Review: nextDrive Spectra – Vector! Spectre!

Disclaimer: nextDrive sent me the nextDrive Spectra for the purposes of this review. I paid nothing for it. It goes for 129$ USD. You can find out all about it here: nextDrive Spectra.

Note: this review, which was stuck on my office iMac through a 24-hour flight delay thanks engine failure, was supposed to be out yesterday. [Unfortunately], my wife and I and our little daughter had to spend an extra night in beautiful Okinawa. Many thanks Lieven and nextDrive for your patience. A special note to nextDrive: I’m sorry for slagging off your logo.

At this point, I feel it useless to get into the nitty gritty. Spectra is a 129$ product that fixes your onboard audio. It’s not a hard-sided dongle. It’s a USB-plugging tail with a fat head. In that head is a single-ended 3,5 stereo jack. Way below that jack is one of the prides and joys of Canadian audiophilia, the ESS 9018Q2C DAC. It’s a low-powered piece in a range of high-powered desktop and portable DACs. Despite its size, Spectra decodes DSD up to 11,2MHz and 32-bit audio up to 384kHz. Not only that, it pumps out volume roughly just south of an Astell & Kern AK380 (RMAA: AK380 24-bit).

Not sound

Again, Spectra goes for 129$.

It’s 129$ dressed in finely anodised aluminium, which goes end end to end. At one end is a USB-A plug. At the other end is the thin, ladies-cigar amp/DAC. Between the two ends winds tight, protective nylon. Spectra comes pretty much naked in a cheap cardboard box. Rather than Spectra, nextDrive’s mixed-weight logo is the only typographical thingy found on Spectra. At the USB end is the USB legend. Why’s Nathan making a point of this? Simply put, Spectra is impressive where it counts. But it’s got a ridiculously easy-to-forget, diddy of a name. In the course of writing this review, I’ve called it Vectra, Spector, Spectre, and Vactor, almost interchangeably.

It’s called Spectra. It’s called Spectra. It’s called nextDrive Spectra.

And as far as I’m concerned, its biggest selling point is a point I hate to labour about: its 129 bones- a diddy of a price if I’ve ever seen one. 129$ and finely anodised. 129$ with beefy stress reliefs. 120$ with a hard-weaved, bendable nylon cable sheath. 129$ and all aluminium. 129$ and packing the ESS 9018Q2C DAC. 129$ and about as powerful as a mid to high-end DAP.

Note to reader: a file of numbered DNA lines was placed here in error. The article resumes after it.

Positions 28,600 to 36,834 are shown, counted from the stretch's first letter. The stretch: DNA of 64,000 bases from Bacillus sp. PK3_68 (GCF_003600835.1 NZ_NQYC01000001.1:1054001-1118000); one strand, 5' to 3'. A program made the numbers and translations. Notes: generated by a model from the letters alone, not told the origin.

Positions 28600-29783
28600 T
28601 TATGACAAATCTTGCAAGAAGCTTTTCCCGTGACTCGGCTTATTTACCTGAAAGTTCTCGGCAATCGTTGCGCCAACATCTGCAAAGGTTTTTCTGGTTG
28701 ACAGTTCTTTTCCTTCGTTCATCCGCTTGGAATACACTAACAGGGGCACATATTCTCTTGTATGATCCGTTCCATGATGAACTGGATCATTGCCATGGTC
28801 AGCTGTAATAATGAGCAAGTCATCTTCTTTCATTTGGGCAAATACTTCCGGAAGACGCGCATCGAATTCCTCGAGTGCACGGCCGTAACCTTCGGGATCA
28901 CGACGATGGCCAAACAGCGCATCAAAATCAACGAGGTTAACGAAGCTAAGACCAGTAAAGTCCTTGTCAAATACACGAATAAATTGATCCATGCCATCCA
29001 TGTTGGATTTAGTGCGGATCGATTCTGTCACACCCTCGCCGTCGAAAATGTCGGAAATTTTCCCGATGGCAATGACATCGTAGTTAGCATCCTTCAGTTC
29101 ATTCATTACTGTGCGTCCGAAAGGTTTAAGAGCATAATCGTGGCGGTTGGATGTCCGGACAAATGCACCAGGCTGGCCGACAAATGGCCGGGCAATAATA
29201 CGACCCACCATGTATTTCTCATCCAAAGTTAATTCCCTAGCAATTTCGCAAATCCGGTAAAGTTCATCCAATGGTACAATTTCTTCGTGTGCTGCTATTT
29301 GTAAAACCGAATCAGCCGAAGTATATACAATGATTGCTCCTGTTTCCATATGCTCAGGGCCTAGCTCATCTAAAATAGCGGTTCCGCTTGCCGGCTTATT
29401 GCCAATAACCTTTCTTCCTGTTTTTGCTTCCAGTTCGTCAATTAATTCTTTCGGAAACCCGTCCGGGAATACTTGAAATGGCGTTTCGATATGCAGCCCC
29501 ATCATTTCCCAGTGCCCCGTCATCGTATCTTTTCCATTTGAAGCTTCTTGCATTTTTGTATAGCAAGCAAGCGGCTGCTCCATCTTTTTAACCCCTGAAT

It’s called Spectra and it’s a beast. A beast finely scrawled with one of the most forgettable, low-end-1990s-IBM-compatible-grey-box-esque logos in the industry.

Sound and more after the jump:

Review: nextDrive Spectra – Vector! Spectre!
2.9 (57.92%) 48 votes

Facebooktwittergoogle_plusredditpinterestlinkedinmail

Back before he became the main photographer for bunches of audio magazines and stuff, Nathan was fiddling with pretty cool audio gear all day long at TouchMyApps. He loves Depeche Mode, trance, colonial hip-hop, and raisins. Sometimes, he gets to listening. Sometimes, he gets to shooting. Usually he's got a smile on his face. Always, he's got a whisky in his prehensile grip.

15 Comments

  • Reply May 10, 2017

    Jim

    How would you compare it to the Encore MDSD?

  • Reply May 11, 2017

    Wouter

    So, how does it compare to the Dragonflies?

  • Reply May 12, 2017

    ohm image

    I don’t have Dragonflies so I can’t compare.

  • Reply May 12, 2017

    Wouter

    You presented it on Facebook: “Nathan tests out the NextDrive Spectra and is impressed with its result. Move over Dragonfly?”
    So I obviously expected that question to be answered in the review and I am slightly disappointed that it isn’t.

    • Reply May 12, 2017

      ohm image

      Hello Wouter

      Lieven posted the correlation on FB. It appears to be misleading. I’m sorry for that. I mentioned Dragonfly only as reference to how bendable Spectra’s cable is and how much more friendly it is for hard-to-reach USB ports.

  • Reply May 15, 2017

    Leon

    Does the indicator light change colour for pcm/dsd or different sample rates?

  • Reply May 16, 2017

    Sorin

    Does it have enough power and volume to control Beyerdynamic DT880 600 ohm edition and AKG 712 Pro ? Please give a note from 1 to 10.

    • Reply May 16, 2017

      ohm image

      It depends on the software. Through iTunes, output volume is reduced by about 8dB, and therefore, the output volume is limited to slightly more powerful than an iPhone 6. If you use other software, it gets loud, but not loud like using a high-powered desktop amp.

      My DT880 is the 600 and through Spectra I get volume louder than HILO Lynx and similar desktop DACs but there are a lot of dedicated headphone amps that get louder. I find it good enough, but even at max though governed software, I find it usable at max volume.

      Through software that isn’t governed, I find the volume loud.

    • Reply May 18, 2017

      Elliot

      Hi Sorin,

      This is Elliot from NextDrive.

      We gave a sample to sound engineer Filippo Barbieri, and he has been enjoying Spectra with his DT 880 Pros.

      • Reply May 18, 2017

        ohm image

        Elliot,

        Thanks for the advice. Like I said, through ungoverned software, headphones, even the likes of 600Ω DT880 and insensitive planars get pretty loud, sometimes louder than dedicated DACs.

  • Reply May 17, 2017

    s4tch

    thanks for the review! is it android compatible? how power hungry it is, would it drain an average smartphone too fast?

  • Reply May 19, 2017

    azrul

    what are those headphone on the thumbnails? Myst Orthophones? never heard this brand before

  • Reply June 27, 2017

    Matt

    It goes for $149, actually, and the dollar sign is supposed to go in front. 😛

Leave a Reply